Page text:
I recently attended a lecture about stress and how it affects our bodies and our health. So many of our health problems can now be linked back to early life stress. Because so much of our development happens early in life, it's essential to reduce stress during these critical periods. In doing so, we can help babies' brains develop neural pathways in a way that will enhance their health and well being. The healthy development of attachment in early life is also an essential part of healthy growth and development. Without this attachment, well, we humans can have a lot of issues later in life. Yes, it's true we are resilient, and it's good that we are, but in reality, resilience can only take you so far and can only overcome so much. Plus resilience is a survival mechanism, not one that should be relied on for normal development. So, I believe that as parents it is in our children's best interest to do everything we can to ensure they don't experience unnecessary stress in their early life and that they develop a healthy attachment to us, their primary caregivers.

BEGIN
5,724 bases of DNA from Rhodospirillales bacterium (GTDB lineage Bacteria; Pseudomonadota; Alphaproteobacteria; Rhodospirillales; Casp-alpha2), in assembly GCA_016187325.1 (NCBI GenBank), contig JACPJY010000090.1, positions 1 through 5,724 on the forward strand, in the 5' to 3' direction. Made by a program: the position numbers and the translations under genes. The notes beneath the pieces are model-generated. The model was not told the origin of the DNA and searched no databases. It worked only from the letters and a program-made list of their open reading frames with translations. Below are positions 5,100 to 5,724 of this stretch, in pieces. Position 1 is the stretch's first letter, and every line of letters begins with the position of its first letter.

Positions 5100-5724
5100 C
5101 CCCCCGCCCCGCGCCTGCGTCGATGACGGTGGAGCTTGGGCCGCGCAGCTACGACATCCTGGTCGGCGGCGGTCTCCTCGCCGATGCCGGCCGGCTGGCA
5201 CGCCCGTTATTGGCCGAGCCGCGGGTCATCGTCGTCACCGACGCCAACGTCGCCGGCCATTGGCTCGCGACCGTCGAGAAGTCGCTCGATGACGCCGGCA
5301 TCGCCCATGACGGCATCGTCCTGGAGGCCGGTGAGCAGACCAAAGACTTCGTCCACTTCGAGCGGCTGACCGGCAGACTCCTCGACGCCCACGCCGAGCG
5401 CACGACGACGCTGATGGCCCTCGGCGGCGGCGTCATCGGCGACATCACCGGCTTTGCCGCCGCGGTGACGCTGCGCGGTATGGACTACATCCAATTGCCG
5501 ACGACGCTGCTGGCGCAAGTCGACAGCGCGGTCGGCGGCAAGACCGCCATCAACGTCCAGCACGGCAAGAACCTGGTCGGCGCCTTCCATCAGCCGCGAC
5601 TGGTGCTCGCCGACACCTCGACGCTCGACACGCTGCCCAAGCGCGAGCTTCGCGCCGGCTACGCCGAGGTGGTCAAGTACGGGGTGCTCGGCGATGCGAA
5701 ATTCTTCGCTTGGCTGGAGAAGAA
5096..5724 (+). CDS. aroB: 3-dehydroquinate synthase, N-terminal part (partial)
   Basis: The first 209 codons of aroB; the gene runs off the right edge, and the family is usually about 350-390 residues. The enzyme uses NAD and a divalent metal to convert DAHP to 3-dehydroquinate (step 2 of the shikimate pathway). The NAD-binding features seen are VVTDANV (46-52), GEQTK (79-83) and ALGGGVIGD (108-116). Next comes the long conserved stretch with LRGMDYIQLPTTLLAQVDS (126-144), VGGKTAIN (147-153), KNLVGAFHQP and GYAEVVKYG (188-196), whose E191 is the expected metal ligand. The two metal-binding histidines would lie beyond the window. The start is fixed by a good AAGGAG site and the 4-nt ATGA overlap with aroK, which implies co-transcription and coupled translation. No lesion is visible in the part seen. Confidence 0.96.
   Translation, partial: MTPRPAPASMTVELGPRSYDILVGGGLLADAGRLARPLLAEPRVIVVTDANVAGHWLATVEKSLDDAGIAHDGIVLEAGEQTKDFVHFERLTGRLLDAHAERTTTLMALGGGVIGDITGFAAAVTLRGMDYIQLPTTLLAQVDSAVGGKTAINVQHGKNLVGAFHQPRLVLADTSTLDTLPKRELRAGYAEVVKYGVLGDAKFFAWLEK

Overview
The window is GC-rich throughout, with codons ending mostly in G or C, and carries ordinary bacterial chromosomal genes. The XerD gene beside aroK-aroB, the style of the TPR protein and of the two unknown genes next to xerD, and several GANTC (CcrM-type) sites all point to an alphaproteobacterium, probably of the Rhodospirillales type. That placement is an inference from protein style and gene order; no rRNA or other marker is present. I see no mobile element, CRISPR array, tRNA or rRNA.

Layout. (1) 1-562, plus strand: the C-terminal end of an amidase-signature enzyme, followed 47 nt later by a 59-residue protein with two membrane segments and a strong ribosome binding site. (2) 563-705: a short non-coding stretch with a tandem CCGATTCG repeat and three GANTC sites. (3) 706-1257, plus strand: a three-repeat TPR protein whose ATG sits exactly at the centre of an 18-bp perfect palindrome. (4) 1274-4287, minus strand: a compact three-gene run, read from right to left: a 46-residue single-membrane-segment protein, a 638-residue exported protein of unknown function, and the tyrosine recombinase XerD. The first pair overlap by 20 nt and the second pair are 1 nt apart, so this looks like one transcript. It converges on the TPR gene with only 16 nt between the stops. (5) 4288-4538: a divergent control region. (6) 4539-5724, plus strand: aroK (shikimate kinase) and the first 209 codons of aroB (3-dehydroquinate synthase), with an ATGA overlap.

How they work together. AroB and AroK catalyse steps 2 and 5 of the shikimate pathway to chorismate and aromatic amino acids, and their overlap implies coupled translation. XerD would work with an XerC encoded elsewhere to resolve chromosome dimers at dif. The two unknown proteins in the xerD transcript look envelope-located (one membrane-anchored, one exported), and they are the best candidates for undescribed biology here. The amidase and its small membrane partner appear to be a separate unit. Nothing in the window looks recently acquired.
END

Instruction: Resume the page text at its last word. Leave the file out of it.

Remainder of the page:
Not only will this help set the brain framework up for success {so that when they do experience unavoidable life stress in adulthood, they are able to manage it and overcome the hardship}, it will also help them learn how to form and maintain healthy relationships throughout their life.

So how do we help babies develop a healthy attachment? The answer is easy: respond to your baby, be there for your baby, nurture your baby, let your baby be a baby. Babies are meant to be dependent; it's a normal part of human development. Humans need to first be dependent so that later on they can be independent. If you think about it, we can see this reflected in nature as well. The young of wild animals stay with their mother, dependent on her for food and safety, learning all they can from her, until they are mature, strong and able to fend for themselves. I'm sure if we were to hear of a mother tiger leaving her young unfed and uncared for we would label her as an "inadequate mother" and we would feel sorry for those poor little cubs. Why do we think it's OK for us, the more advanced and intelligent species, to leave our babies to cry themselves to sleep just because so and so expert says they should be sleeping through the night, or to refuse them our milk just because they are a year old?